The largest argument of the small group of residents who have claimed a voiced opinion to permit the proposed hot mix asphalt plant at the 5690 Camp Road site argue that the region needs jobs, and that manufacturing jobs can pay well.
The AL Asphalt group stated that they would be creating only six jobs at the last public meeting at Hamburg Town Hall. This is not a number which the company will be held to or required to abide by, but simply their initial projection which could be either optimistic or pessimistic.
While we fully support regional economic development, landowner rights within the letter of the law and also understand that the town has a tax predicament due to vacancies at the McKinley Mall and other vacant commercial spaces, this proposed site will likely cause further detriment to the town tax situation. Further, the small number of jobs created will likely not offset the tax risk.
Here are concerns residents have brought to light at the town board meeting and as part of our petition:
- Many residents have stated that they will request re-assessment if an asphalt plant is present nearby. This study shows that asphalt plants have historically damaged property values as much as 27% which would greatly outweigh any benefit of job creation both to the residents and to the town.
- The current land owner of the proposed lot which the plant is to be located on, Cheektowaga Concrete, LLC, has been shown to be hundreds of thousands of dollars in arrears in current property taxes. This information is based upon what we can find via public record on the internet and may not reflect today’s status, but you can view the data we are referencing by heading to the county property search website and typing the name ‘Cheektowaga Concrete’ in.
To further address the point of six jobs created, it is important to understand the scope of the space.
To our understanding, the plot of the proposed asphalt site and other adjoining plots owned by Cheektowaga Concrete, LLC total upward of if not in excess of 50 acres of land. 50 acres of land with proximity to the population density and median household income of a town like Hamburg, NY is rare and valuable when used appropriately, especially considering egress to thruway transport and other main transportation arteries.
Using this proposed example, factoring instead for 50 acres instead of 250 acres, one would assume that at least 500 jobs instead of the proposed six jobs should be able to created on that same amount of land if it were used for mixed retail and commercial space.
Even when considering the current town moratorium on development of new commercial space, other development opportunities may exist that benefit both residents of the region more and also the economy of the region more by improved values and assessments. For example, this moratorium, to our knowledge, does not consider things like recreational use facilities, hotels and other attractions or housing that could be proposed and have been previously proposed for use on this site.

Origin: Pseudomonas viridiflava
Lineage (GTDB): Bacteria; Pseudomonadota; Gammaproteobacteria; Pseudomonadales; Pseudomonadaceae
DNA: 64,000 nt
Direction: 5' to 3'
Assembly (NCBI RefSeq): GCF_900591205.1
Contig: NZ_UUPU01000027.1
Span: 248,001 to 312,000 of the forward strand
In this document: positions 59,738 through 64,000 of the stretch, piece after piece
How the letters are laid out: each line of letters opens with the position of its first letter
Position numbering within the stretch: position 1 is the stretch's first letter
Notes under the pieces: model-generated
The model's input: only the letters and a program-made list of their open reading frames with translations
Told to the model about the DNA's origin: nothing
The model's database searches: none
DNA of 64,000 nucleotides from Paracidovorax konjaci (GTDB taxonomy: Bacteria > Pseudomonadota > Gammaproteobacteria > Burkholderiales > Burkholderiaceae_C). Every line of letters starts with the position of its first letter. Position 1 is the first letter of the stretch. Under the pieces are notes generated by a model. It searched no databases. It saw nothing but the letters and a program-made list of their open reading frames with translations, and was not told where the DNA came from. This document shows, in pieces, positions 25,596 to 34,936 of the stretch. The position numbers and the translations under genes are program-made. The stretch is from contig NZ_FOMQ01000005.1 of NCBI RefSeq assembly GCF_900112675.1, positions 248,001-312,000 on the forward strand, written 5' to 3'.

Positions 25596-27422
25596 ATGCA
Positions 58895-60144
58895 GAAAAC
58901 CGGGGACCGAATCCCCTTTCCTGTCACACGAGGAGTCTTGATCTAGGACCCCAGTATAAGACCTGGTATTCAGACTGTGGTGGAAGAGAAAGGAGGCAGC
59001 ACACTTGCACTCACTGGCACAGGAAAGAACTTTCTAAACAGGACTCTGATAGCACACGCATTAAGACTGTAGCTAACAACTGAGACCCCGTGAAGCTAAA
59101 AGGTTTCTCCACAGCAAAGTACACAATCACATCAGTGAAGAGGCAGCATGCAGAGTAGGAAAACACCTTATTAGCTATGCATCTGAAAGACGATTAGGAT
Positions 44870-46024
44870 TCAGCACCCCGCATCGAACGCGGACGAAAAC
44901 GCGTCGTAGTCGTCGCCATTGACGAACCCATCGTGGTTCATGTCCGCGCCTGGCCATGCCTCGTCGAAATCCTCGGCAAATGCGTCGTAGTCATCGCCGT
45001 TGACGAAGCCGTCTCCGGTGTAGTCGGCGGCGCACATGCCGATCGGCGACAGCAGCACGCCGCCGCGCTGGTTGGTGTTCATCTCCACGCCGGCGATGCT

When comparing this, it is important to remember that land in Hamburg has a high value not only regionally but also nationally due to very strong demographics. When referencing data available at city-data.com and towncharts.com you can see that, as of 2016 and 2017:
- Hamburg has a median household income of $76k
- A growing population
- An average age of resident in the low 40s
These items are key to consider for value of economic development. This is important to reference when you consider that the median household income in Lake County Illinois – the wealthiest county in Illinois – is $78k. Chicagoland has a larger urban population but a similar midwestern, commuter town atmosphere to what exists in Buffalo, and this example is made to show that this land would be considered valuable not only in Buffalo, but in any suburban region of this nature.
Due to these factors, we implore the current site ownership to consider an alternative use for the property. Not only will an alternative use likely create far more jobs, but it will also very likely make the owner of the property far more profit without any concerns of pollution and extreme resistance from the local community. An alternative project will also likely improve the tax base if it is executed properly instead of harming the tax base, especially considering the proposed development of Lake St corridor.
If the owner cannot find it within themselves or their budget to consider an alternative use that will benefit the community, it would likely be in their best interest to find a buyer for the property who will. This would allow the owner to make a profit on their initial land investment while also moving forward with an alternative use under another landowner and developer.